It’s hard not to look at the Kyocera Echo from Sprint as anything but a novelty device.
The Android 2.2 smartphone, which went on sale April 17 for $199.99 with a two-year contract, is a chunky little brick of a smartphone with two 3.5-inch WVGA capacitive touchscreens (800 x 480 pixels) stacked atop one another.
The screens are separated not by magic or wizardry but by a patent-pending pivot hinge that swings out and snaps into place to let the two screens sit side by side and form a 4.7-inch (800 x 960 pixels) display when opened. If this sounds tablet-esque, well, it is, but Kyocera calls it the industry’s first dual-screen smartphone.
It’s the type of device that would make Apple CEO Steve Jobs cringe because, far from being a sleek, simplistic device, the Echo tries to do a lot, straining toward conspiciousness. Open this phone on a bus or subway or in a Starbucks and you will call attention to yourself. And yet… it does most of these things quite well in spite of the funky form factor.
The Echo, which weighs a hefty 6.8 ounces and is 4.5 inches long, a narrow 2.2 inches wide and more than half an inch thick, can be used in four modes, all driving data with the help of a speedy, 1GHz Qualcomm Snapdragon processor.
There is the traditional single-screen mode, which lets users consume apps, make calls, text, email and the litany of tasks users do with their smartphones these days. This use scenario performed well, allowing us to flit cleanly across five customizable home screens and access apps preloaded on the phone from Sprint, Kyocera and the Android Market.
There is also the tablet mode, which sports a single application spread across both screens for a full 4.7-inch viewing area. This worked well for Google Maps and YouTube videos in landscape or portrait mode, despite the skinny frames that separate the displays.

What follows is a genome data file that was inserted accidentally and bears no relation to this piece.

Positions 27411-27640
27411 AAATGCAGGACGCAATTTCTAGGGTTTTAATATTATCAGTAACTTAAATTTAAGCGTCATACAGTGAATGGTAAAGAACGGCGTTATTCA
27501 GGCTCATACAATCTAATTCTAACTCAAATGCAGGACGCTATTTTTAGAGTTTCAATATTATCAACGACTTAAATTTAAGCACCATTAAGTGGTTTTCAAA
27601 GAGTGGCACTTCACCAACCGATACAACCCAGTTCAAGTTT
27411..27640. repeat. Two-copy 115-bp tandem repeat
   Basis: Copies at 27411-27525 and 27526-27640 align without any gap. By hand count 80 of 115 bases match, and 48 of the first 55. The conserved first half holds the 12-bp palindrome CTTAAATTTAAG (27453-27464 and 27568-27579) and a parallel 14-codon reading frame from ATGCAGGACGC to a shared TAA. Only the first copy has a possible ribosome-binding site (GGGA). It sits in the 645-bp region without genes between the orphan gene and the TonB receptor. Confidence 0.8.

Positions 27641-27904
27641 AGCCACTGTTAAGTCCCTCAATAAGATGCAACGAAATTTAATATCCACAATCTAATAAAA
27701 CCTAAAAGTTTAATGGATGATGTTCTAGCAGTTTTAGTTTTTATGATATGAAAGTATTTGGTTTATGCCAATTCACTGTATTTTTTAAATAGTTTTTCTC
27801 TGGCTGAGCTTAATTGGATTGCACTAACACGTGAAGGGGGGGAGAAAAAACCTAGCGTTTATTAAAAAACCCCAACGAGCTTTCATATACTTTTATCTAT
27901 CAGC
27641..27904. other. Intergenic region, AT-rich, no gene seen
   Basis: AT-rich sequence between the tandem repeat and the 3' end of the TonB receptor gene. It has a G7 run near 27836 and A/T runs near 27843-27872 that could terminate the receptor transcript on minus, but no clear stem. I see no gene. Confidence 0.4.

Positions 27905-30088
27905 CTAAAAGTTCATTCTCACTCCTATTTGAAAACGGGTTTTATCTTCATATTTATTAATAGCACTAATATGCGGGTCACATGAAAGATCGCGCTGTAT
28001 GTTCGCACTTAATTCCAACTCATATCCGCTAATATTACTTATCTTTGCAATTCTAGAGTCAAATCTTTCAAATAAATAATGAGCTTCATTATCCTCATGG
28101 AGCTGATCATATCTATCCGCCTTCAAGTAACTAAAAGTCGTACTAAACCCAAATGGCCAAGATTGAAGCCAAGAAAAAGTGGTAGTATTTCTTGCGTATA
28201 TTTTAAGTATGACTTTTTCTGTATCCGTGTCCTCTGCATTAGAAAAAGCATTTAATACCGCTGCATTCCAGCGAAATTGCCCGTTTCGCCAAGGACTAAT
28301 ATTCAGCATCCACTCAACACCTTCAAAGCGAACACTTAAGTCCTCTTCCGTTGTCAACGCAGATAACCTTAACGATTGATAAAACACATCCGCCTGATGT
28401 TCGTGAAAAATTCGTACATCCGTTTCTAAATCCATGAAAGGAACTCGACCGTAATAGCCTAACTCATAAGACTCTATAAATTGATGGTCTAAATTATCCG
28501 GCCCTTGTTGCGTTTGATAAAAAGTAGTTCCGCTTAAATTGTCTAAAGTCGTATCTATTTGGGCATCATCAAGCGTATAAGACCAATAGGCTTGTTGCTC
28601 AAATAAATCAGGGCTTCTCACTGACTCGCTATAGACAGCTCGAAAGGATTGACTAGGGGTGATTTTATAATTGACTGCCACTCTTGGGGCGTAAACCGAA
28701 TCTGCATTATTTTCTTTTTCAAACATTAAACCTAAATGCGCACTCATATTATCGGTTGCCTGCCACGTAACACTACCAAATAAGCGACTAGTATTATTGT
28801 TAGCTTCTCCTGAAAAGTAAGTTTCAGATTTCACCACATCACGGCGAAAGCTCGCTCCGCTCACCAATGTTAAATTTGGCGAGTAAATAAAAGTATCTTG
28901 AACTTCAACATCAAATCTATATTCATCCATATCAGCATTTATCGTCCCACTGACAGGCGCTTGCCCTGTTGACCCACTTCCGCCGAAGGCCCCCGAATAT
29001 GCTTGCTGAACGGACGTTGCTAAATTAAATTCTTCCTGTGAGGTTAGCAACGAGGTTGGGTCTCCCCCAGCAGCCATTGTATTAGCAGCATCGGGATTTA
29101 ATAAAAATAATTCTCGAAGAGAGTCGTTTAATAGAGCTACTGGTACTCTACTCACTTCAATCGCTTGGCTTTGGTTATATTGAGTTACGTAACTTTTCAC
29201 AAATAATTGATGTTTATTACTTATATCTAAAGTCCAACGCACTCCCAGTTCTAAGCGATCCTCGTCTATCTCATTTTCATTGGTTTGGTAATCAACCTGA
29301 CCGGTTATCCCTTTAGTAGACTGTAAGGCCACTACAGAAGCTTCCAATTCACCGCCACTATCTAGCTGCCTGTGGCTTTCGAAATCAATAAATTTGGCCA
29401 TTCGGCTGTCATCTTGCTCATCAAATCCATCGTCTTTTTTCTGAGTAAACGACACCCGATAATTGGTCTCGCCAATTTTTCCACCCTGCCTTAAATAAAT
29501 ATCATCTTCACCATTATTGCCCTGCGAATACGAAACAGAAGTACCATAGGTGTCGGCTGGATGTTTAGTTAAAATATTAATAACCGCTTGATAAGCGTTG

To test data integrity between the Echo’s dual screens, I downloaded Google Maps update in single-screen mode, then popped the hinge to tablet mode with both screens and the app finished downloading without delay.
Optimized mode is interesting because it lets users run one app across both displays with “complementary functionality.” For example, when you text or email with both screens parallel, the compose window sits in the top screen in landscape mode, with the virtual keyboard commanding the second display.
In dialer mode, users can view the phone’s contact directory on the top screen, and type phone numbers via the virtual dial pad on the bottom. Users can also scroll through thumbnail images on one screen while viewing an enlarged image on the other.
Kyocera even included an app for optimized mode called VueQue, which lets users watch a YouTube video on one display while browsing, queuing and buffering additional YouTube videos on the other display. This worked really well in a few tests.
The keyboard, by the way, was a joy to use. The Echo featured rich, large keys or integrated Swype gesture input, which is pretty ubiquitous on Android phones these days, for those who prefer it.